In the United States, older men of European descent (so-called white men) have significantly higher suicide rates than any other demographic group. For example, their suicide rates are significantly higher than those of older men of African, Latino or Indigenous descent, as well as relative to older women across ethnicities.
Behind these facts there is a cultural story, not just individual journeys of psychological pain and despair. Colorado State University’s Silvia Sara Canetto has spent a large portion of her research career seeking to uncover cultural stories of suicide.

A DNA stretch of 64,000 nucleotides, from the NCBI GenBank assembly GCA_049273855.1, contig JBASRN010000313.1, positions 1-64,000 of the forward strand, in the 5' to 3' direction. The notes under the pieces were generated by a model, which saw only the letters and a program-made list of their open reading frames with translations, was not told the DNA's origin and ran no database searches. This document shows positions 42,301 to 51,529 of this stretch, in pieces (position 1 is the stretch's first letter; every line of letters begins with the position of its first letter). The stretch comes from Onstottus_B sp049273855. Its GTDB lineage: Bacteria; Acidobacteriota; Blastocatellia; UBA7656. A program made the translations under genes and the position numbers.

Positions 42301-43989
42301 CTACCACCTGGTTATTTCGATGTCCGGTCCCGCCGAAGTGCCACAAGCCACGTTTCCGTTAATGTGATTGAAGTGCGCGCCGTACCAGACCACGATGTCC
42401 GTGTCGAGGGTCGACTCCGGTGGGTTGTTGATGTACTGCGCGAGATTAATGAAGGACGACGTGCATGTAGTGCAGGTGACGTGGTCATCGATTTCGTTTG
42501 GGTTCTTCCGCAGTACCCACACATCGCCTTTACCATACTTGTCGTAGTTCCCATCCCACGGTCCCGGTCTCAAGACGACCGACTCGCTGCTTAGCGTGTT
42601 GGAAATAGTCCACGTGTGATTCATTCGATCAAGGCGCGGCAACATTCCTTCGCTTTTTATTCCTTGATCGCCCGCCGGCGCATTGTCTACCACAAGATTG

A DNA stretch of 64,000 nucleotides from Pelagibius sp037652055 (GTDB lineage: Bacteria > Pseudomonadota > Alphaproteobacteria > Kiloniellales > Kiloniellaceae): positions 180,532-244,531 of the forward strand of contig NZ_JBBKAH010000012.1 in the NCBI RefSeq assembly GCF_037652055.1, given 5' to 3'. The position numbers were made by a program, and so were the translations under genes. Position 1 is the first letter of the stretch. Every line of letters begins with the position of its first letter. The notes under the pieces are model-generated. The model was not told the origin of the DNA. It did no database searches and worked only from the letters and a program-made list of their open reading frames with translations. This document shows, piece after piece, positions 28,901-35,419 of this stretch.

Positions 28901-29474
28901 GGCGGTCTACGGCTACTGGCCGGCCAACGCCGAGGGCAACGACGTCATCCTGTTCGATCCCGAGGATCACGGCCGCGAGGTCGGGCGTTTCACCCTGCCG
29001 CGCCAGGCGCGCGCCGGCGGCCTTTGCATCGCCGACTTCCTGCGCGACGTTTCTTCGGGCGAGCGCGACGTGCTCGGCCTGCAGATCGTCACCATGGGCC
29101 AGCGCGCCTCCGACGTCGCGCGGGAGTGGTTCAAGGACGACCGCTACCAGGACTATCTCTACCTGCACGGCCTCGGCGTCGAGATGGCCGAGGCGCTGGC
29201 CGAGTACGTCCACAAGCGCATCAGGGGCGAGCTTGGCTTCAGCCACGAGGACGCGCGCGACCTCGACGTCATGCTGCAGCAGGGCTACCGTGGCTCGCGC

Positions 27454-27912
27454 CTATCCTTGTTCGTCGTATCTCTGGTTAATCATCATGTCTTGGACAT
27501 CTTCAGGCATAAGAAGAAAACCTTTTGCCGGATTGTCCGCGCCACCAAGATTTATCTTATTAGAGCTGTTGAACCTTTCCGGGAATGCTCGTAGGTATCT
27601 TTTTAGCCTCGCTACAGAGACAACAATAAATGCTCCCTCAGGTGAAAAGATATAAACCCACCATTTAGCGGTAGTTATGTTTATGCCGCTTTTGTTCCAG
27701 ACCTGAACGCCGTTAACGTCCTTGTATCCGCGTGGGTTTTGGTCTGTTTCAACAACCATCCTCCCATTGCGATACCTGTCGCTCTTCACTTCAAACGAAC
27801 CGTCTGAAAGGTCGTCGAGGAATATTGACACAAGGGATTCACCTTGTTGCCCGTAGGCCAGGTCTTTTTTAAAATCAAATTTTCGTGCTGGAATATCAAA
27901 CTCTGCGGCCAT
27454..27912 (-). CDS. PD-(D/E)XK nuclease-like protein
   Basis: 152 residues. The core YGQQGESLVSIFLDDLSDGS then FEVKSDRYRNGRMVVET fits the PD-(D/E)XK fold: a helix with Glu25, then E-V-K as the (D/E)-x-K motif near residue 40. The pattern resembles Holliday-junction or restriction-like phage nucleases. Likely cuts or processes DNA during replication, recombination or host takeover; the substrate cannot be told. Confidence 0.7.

A professor in the College of Natural Sciences’ Department of Psychology, Canetto adds a new chapter to that story in an article recently published in the journal Men and Masculinities. Among her findings are that older white men have higher suicide rates, yet fewer burdens associated with aging. For example, they are less likely to experience widowhood and have better physical health and fewer disabilities than older women. They have more economic resources than ethnic minority older men, and than older women across ethnicities.